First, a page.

Humza Yousaf reaches out to opponents ahead of no confidence votes

Image source, Getty Images

  • Author, James Delaney
  • Role, BBC News

The First Minister faces a serious challenge at Holyrood following the collapse of the power-sharing deal between the SNP government and the Scottish Greens.

He has now written to all opposition parties, but his call was immediately rejected by the Scottish Conservatives, calling it “humiliating and embarrassing”.

On Saturday, Mr Yousaf also said the unrest could lead to a snap election in Scotland.

At a crowd in Fife, he again insisted he had no intention of resigning.

Asked if a Holyrood election was possible, he told Sky News: “I can’t rule it out.”

Elections to the Scottish Parliament normally take place after a fixed term of five years, with the next scheduled for May 2026.

The political upheaval began on Thursday when Mr Yousaf abruptly ended the power-sharing deal with the Scottish Greens, known as the Bute House agreement.

The move sparked furious recriminations from the Greens, who later said they would support a motion of no confidence in the prime minister, tabled by the Scottish Conservatives.

Scottish Labor tabled a separate motion of no confidence on Friday, this one aimed at the entire Scottish Government rather than just Mr Yousaf.

It would result in the resignation of all ministers if passed, while the Conservative motion does not require Mr Yousaf to step down if passed.

Letters inviting the Scottish Conservatives, Scottish Labour, Greens, Liberal Democrats and Alba to discussions at Bute House were sent on Friday evening.

Mr Yousaf called for a “constructive contribution”, while acknowledging that “strong feelings” remain ahead of next week’s elections.

He wrote: “Every group within Parliament must contribute constructively, and I believe the people of Scotland want to see their political parties working together where and when they can, to build consensus for the common good. »

“I recognize the strong feelings aroused by the confidence debate our parliament is due to hold next week.

“Nevertheless, I am writing to all party groups at Holyrood to ask them to meet with me next week, in separate meetings, to discuss their concerns and even their priorities, in a hopefully constructive spirit .”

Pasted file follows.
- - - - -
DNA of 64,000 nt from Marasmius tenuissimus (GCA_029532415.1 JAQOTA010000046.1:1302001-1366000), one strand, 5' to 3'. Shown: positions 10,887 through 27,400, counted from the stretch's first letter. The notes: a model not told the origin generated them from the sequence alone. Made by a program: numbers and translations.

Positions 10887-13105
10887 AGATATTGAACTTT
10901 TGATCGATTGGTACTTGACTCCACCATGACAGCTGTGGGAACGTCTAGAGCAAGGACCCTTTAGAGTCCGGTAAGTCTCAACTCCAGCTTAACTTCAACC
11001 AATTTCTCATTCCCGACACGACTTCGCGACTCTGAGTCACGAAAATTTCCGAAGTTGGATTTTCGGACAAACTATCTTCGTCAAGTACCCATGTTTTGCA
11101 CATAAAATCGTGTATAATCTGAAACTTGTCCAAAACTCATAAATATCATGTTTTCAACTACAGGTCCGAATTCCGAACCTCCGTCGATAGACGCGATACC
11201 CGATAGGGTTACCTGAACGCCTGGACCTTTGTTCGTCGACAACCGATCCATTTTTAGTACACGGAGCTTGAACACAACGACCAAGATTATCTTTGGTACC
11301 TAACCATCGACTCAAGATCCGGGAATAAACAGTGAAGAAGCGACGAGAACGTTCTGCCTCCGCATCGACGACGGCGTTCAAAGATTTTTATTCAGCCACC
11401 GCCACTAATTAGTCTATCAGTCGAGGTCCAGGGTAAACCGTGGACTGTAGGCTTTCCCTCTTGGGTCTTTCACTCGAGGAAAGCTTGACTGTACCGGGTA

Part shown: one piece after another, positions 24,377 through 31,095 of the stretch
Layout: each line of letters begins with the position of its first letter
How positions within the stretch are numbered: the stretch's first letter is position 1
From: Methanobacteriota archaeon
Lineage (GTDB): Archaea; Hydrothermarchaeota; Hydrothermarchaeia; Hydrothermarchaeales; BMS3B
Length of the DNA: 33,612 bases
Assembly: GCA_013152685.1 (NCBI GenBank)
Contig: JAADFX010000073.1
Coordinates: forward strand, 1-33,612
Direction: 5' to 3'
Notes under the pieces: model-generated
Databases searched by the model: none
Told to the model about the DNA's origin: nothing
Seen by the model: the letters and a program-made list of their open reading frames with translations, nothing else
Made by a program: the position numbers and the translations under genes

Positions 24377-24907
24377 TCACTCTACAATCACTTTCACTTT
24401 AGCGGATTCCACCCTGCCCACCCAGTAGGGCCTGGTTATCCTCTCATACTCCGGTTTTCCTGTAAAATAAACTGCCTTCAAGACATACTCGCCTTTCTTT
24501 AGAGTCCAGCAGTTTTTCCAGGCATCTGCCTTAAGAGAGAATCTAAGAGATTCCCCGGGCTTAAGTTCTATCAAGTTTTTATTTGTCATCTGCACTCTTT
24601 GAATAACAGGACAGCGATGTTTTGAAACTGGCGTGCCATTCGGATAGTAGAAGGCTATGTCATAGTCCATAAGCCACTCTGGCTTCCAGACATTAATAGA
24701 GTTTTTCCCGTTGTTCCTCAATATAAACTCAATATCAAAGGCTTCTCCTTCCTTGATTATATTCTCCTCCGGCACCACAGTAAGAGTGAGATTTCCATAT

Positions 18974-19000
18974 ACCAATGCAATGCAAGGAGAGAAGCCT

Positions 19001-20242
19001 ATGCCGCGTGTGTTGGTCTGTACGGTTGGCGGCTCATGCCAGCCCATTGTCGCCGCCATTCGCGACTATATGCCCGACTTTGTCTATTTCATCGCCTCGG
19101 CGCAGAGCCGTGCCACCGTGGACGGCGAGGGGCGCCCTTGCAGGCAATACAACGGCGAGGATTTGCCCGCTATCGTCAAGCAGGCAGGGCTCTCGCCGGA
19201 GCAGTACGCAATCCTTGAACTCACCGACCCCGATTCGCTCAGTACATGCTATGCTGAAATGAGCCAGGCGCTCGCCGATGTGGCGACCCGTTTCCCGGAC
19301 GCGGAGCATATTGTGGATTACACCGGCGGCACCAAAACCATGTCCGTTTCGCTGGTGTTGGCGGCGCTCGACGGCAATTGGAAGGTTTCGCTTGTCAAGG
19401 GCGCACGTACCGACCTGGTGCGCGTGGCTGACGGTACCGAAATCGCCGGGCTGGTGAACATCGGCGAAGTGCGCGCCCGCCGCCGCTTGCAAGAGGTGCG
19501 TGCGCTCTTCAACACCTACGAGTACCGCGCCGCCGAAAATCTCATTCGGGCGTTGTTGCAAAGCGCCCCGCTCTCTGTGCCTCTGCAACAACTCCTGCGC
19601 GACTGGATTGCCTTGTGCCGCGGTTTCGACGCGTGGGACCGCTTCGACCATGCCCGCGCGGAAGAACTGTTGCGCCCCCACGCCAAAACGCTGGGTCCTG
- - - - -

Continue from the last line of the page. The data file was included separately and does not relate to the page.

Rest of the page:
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The SNP has 63 MPs in the 129-seat Scottish Parliament and must now govern as a minority government.

If the Greens vote with Labour, the Conservatives and the Scottish Liberal Democrats, Mr Yousaf will need the support of his former leadership rival Ash Regan to survive votes of no confidence.

Ms Regan, a vocal critic of the Bute House Agreement and the Scottish Government’s stance on trans rights, left the SNP to join the Alba Party last October.

At the time, Mr Yousaf described his departure from the SNP as “without much loss”.

Alba, founded by former first minister Alex Salmond, said its national executive committee would meet this weekend to discuss issues Ms Regan would seek to “move on” ahead of negotiations.

She said the price of her support would be progress towards independence, protection of the rights of women and children, “competent governance” and action to prevent the closure of the Grangemouth refinery.

After receiving his letter from the Prime Minister, Scottish Conservative leader Douglas Ross described it as “humiliating and embarrassing”.

He accused the SNP and Greens of “spectacularly mismanaging” Scottish public services during the deal and called on Mr Yousaf to resign.

In a response published on Saturday, Mr Ross wrote: “His (Mr Yousaf’s) late abandonment of the Bute House deal with the toxic Greens – which he supported just two days before finally deciding to pull the plug – does not does nothing to undo the Bute House agreement. the immense damage it caused.